Europe’s fragmenting political landscape is an opportunity for Emmanuel Macron to blow apart Brussels’ traditional left-right duopoly in next year’s European election, the newly appointed head of the French president’s EU campaign said.
In his first interview since his appointment this week as top strategist in Macron’s En Marche party, Stéphane Séjourné says the campaign will “shake up the system”, tapping into growing disaffection among the mainstream left and right.
“We see political instability more like an opportunity than a constraint,” Séjourné told Reuters in a cafe a block away from the Elysée Palace, where he has spent the past 18 months as Macron’s behind-the-scenes political adviser.
National and regional elections across Europe, most recently in Germany, have seen a surge in support for far-right and pro-environment parties, at the expense of the traditional centre-right conservative and centre-left social democrat parties.
That is creating messier, harder-to-govern coalitions. For Macron, it is an opportunity to draw lawmakers from across the spectrum and build a new political group in the European Parliament, as he did in France.
“I want to speak with Spanish Socialists, Ciudadanos, with the German Greens but also with parts of the CDU while at the same time exchanging with the SPD,” said Séjourné, 33, referring to parties in the ruling German coalition.
Macron has framed the European election as a battle between anti-immigrant nationalists and pro-EU ‘progressives’ and sent emissaries to make contacts with like-minded parties.
While the European Parliament election, held every five years since 1979, has not always made waves, next May’s polls promise to have more impact as the fractures in national politics reach the European level.
However, a repeat of what Macron achieved with his surprise win in France’s 2017 election – where he built a new party from scratch and poached lawmakers from both left and right – is seen by analysts as unlikely.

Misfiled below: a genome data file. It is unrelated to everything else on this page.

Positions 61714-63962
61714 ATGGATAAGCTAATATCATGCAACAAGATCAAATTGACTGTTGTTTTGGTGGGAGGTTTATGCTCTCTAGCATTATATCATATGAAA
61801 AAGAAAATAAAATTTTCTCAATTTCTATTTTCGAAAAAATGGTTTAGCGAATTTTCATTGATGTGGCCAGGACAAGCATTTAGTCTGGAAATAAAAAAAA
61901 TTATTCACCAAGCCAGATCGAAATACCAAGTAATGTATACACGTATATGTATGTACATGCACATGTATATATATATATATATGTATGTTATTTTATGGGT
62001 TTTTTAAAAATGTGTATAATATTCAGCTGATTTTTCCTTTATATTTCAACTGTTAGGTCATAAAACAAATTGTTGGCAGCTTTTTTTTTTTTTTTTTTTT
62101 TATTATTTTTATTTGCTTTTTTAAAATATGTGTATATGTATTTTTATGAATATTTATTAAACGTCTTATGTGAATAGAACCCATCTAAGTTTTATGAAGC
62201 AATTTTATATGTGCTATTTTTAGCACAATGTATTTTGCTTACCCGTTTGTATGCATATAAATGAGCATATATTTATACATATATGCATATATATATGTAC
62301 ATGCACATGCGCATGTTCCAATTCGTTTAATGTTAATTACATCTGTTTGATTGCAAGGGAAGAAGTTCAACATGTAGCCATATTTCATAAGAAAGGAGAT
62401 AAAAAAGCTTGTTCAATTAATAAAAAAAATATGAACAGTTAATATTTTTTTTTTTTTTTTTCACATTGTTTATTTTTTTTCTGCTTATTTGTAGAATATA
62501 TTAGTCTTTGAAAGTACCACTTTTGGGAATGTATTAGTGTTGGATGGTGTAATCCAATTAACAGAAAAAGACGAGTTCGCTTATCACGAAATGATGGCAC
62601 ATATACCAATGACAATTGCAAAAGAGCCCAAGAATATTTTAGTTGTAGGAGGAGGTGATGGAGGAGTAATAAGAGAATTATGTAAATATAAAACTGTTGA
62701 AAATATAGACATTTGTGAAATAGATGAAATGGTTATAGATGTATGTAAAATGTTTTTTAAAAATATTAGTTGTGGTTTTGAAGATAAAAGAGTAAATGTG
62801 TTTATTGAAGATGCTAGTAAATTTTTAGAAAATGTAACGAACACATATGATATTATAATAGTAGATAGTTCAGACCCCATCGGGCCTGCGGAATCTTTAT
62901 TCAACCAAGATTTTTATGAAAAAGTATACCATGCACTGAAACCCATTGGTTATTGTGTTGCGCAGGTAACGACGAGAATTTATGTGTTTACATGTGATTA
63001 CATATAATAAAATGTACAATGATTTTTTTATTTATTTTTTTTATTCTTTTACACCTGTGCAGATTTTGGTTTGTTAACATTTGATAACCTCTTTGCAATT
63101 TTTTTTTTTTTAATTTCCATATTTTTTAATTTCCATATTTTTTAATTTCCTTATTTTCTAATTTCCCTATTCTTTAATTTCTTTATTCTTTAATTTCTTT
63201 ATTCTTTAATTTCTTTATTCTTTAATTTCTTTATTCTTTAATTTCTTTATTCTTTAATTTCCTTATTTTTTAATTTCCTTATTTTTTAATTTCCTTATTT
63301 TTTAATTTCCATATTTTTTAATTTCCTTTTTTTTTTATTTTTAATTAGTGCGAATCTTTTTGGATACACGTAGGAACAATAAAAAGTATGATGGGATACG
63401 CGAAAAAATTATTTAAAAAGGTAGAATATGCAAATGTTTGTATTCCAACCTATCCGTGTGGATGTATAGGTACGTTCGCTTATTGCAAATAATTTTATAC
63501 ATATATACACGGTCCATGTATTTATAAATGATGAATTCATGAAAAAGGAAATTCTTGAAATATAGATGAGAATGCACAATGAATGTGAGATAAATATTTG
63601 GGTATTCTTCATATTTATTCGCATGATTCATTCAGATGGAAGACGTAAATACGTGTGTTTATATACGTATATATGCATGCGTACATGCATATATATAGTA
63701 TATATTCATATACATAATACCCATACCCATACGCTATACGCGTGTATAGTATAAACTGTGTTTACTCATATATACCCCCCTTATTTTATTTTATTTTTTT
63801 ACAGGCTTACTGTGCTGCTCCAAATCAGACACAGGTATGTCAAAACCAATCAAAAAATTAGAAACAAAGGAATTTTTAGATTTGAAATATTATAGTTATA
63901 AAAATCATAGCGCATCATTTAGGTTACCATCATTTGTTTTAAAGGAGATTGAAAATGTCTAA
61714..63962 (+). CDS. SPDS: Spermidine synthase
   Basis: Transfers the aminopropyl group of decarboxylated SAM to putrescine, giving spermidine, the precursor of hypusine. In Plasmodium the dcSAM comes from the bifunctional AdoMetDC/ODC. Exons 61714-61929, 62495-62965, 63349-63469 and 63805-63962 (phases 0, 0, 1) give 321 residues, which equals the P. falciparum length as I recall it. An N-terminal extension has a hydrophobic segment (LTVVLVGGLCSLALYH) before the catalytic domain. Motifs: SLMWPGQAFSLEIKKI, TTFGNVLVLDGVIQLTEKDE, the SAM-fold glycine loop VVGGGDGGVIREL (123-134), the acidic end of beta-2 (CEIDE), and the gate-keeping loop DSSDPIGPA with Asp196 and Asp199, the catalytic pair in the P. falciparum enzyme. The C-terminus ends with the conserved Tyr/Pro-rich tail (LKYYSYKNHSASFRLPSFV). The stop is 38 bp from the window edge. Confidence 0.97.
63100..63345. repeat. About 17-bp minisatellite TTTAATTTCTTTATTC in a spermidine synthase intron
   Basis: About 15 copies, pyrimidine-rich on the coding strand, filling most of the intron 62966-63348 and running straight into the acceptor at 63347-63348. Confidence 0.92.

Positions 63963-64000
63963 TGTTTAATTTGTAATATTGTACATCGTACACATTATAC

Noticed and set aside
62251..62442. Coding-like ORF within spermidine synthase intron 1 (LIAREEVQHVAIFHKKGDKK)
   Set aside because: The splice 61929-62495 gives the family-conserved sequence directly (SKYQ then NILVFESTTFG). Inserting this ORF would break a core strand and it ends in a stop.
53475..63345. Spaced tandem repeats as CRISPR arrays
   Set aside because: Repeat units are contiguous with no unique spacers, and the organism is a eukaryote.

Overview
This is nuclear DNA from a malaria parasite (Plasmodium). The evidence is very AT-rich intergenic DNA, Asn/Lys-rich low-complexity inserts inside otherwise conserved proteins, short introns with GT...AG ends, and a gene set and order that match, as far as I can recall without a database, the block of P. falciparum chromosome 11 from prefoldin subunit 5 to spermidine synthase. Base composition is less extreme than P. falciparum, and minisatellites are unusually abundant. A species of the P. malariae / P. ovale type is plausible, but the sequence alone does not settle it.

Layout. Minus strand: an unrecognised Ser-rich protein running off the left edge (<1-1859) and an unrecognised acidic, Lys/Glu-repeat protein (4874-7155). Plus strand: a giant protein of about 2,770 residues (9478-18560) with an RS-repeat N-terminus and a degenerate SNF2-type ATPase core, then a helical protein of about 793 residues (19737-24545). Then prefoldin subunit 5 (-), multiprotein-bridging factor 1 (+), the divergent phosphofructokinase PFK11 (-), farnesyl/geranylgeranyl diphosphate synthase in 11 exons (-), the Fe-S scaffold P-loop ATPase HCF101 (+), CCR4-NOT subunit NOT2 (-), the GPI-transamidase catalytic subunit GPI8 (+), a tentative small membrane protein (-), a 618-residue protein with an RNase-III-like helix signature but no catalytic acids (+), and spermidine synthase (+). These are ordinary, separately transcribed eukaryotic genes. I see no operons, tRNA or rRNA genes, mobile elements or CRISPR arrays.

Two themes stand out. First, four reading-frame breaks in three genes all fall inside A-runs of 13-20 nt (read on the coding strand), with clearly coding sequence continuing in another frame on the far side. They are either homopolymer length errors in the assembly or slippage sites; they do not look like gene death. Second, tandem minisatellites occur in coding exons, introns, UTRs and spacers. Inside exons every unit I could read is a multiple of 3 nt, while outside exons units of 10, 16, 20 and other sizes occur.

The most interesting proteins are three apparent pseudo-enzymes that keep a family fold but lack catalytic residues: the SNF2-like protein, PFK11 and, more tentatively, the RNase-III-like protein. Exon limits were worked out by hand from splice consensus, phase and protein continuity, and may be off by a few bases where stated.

Speculation is rife in Brussels over who Macron will ally himself with. EU figures including Belgian liberal Guy Verhofstadt and Dutch Prime Minister Mark Rutte have made bids to force Macron to form alliances, only to be politely rebuffed.
Deals after the elections
Created after the last EU elections in 2014, En Marche has no lawmakers in the European chamber but polls show it could garner about a fifth of France’s 79 seats in the parliament, which from next year will have 705 members.
By pulling together forces currently sitting with the traditional blocs – the conservative EPP, the Social Democrats (S&D) and the liberals of ALDE – Séjourné believes Macron’s grouping could dislodge the EPP as the dominant group.
That could be made easier by the waning influence of Germany’s Angela Merkel, who held sway over the EPP for years, as she gradually leaves the stage.
“I think it’s possible to gain a majority under various configurations: will it be the progressives? The democrats? There can be a sort of an alliance,” he said.
Macron’s strategy is not to seal any deal until after the election, when the pecking order in the 27 EU member states will become clear.
“All those who said we should have struck alliances eight months ago were wrong,” said Séjourné. “We would have ended up with our hands tied to possibly irrelevant forces. We need to take the time to gauge emerging forces in Europe.”
Macron’s team sees the surge in Green parties in elections in Germany, Belgium and Luxembourg as a particular opportunity, especially as the French president has made combating climate change one of his main issues.
“The worst thing would be to pick one partner per country and stick to them,” Séjourné said.
Séjourné is one of the so-called “Macron Boys”, a close-knit group of thirtysomethings who helped propel the former investment banker to the French presidency before he had turned 40, after a stunningly fast rise.
A former Socialist Youth militant, Séjourné distributed his first leaflets during the 2005 referendum in France that ultimately killed Europe’s proposed constitution.
Described by allies as cool-headed, discreet and loyal, he impressed Macron in 2014 with a note he sent to the then-economy minister about how to improve his image on the French left.
“Very clever,” Macron told him. “You’re hired.”
The son of a France Telecom employee, he grew up in Spain and Latin America. He decided to pursue politics after seeing the fall of Argentina’s middle class during its 2001 currency crisis, when he was at the French high school in Buenos Aires.
“The rich Argentine kids ended up being kicked out because their families could no longer pay the fees,” he said. “It really made a mark on me. People don’t realise bad political choices can create catastrophic situations.”